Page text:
decided: June 13, 1969.
COMMONWEALTH EX REL. TIZER, APPELLANT,
Appeals from order of Court of Quarter Sessions of Montgomery County, Sept. T., 1966, No. 45, in case of Commonwealth ex rel. Mildred Tizer v. William Tizer.
Sidney M. DeAngelis, with him Bean, DeAngelis, Tredinnick & Giangiulio, for relatrix.
Samuel Kagle and Jack A. Rounick, with them Oscar Brown, and Moss, Rounick and Hurowitz, for defendant.
Wright, P. J., Watkins, Montgomery, Jacobs, Hoffman, Spaulding, and Cercone, JJ. Opinion by Cercone, J. Montgomery and Hoffman, JJ., concur in the result. Jacobs, J., dissents.
[ 214 Pa. Super. Page 446]
This case comes to us on appeal from an Order of the Court of Quarter Sessions of Montgomery County dated November 6, 1968, effective July 18, 1968, directing William Tizer to pay his wife nine hundred ($900.00) dollars per month for her support and to replace her automobile with a new model. Both sides appealed the Trial Court's decision.
The parties were married in 1942 and have three sons, the oldest is twenty-four years of age and a college graduate, the middle child is nineteen and the youngest thirteen years old. Mr. Tizer is approximately forty-eight years of age and Mrs. Tizer is approximately forty-six. Mr. Tizer is in the floor covering business, operating under the name of Royal Tile Company.
Following their marriage, the parties lived together continuously for twenty-two years. Then, in 1964 and again in 1965, Mr. Tizer separated from his wife for two short periods. On March 14, 1966, Mr. Tizer separated himself a third time from his wife and set up separate living quarters. Mrs. Tizer filed a Petition for Support and, after hearings beginning October 18, 1966, the Court on March 22, 1967 ordered Mr. Tizer to pay to his wife the sum of two hundred and thirty ($230.00) dollars per week for her support and the support of their two minor children and to replace her 1964 automobile with a new model.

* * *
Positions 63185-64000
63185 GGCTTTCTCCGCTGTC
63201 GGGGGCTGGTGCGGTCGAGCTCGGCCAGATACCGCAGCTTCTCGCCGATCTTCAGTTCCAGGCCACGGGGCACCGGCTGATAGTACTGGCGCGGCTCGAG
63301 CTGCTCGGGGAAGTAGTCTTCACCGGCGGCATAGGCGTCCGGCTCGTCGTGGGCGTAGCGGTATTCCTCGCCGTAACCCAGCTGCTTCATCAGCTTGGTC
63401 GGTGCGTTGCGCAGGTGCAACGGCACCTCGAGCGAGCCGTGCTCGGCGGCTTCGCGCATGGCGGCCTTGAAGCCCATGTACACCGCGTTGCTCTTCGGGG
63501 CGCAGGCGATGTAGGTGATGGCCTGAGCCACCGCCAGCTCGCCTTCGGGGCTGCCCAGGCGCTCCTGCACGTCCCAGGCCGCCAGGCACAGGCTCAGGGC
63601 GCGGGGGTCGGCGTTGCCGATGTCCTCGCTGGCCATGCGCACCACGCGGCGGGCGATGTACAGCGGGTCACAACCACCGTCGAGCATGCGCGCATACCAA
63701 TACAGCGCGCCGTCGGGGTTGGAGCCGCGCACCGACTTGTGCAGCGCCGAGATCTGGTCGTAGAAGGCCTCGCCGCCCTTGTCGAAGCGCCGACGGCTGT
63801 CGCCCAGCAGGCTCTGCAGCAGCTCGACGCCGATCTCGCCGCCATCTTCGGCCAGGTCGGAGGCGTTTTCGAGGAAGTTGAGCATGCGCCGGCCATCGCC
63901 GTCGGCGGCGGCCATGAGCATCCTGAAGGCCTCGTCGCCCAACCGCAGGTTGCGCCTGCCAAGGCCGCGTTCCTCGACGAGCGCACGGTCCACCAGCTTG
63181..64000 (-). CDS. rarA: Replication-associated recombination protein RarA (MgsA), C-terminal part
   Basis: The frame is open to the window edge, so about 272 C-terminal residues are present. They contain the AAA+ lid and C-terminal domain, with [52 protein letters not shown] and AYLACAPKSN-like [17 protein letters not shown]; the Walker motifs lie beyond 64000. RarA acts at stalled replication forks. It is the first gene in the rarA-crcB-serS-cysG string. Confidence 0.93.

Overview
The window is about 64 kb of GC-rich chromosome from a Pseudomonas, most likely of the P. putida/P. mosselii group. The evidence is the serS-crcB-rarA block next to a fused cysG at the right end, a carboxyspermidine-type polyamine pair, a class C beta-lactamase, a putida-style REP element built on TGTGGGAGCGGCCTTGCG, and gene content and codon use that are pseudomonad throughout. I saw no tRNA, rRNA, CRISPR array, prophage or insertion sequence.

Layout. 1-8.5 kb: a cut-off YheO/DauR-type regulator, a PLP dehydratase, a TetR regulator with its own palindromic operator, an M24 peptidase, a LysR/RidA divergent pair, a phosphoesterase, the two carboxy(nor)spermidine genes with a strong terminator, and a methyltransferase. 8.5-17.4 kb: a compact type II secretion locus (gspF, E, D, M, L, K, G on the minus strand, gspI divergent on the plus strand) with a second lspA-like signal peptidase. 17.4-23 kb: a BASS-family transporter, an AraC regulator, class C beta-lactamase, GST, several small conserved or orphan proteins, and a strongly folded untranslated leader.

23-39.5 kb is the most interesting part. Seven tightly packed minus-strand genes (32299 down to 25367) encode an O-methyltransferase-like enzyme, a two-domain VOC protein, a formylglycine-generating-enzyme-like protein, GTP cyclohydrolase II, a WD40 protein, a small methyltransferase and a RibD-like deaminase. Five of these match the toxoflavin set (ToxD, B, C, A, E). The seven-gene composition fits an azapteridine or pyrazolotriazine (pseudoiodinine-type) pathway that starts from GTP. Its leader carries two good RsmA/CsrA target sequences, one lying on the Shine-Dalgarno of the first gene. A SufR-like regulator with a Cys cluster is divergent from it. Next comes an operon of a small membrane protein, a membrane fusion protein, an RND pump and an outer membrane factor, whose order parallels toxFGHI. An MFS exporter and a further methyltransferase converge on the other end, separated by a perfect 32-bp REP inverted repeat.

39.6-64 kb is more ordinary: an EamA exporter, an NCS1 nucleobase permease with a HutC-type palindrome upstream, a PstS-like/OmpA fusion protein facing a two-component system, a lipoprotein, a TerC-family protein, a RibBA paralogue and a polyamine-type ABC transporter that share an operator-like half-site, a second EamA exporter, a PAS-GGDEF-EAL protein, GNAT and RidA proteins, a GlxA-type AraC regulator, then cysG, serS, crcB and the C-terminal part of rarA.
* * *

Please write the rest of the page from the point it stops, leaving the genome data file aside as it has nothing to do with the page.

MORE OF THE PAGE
[ 214 Pa. Super. Page 447]
Prior to that initial hearing of October 18, 1966, counsel for Mrs. Tizer served on Mr. Tizer a subpoena duces tecum to produce certain documents regarding his personal and corporate financial affairs. At this hearing, however, counsel for Mr. Tizer succeeded in prevailing upon the Court that it was not necessary to make such a financial inquiry since his client was willing to pay his wife any amount the Court ordered based upon her needs. That Order of March 22, 1967 was never vacated and remained in effect although William Tizer returned to the family residence on May 12, 1967, thus ending the third separation of fourteen months duration.
In March of 1968, while the parties were still living together, William Tizer filed a Petition to vacate the Order of March 22, 1967. Mrs. Tizer filed an Answer to this Petition, asserting that the Order should not be vacated, and also filed a Cross-Petition to increase the original Order. Hearings on these Petitions were held before the Honorable Judge Vogel beginning in May of 1968, while the parties were still living together. On May 27, 1968, two weeks after the trial began, Mrs. Tizer left the marital domicile and the hearings continued throughout the better part of 1968, resulting in the Order of November 6, 1968 of nine hundred ($900.00) dollars per month and a new model automobile, from which both parties appealed.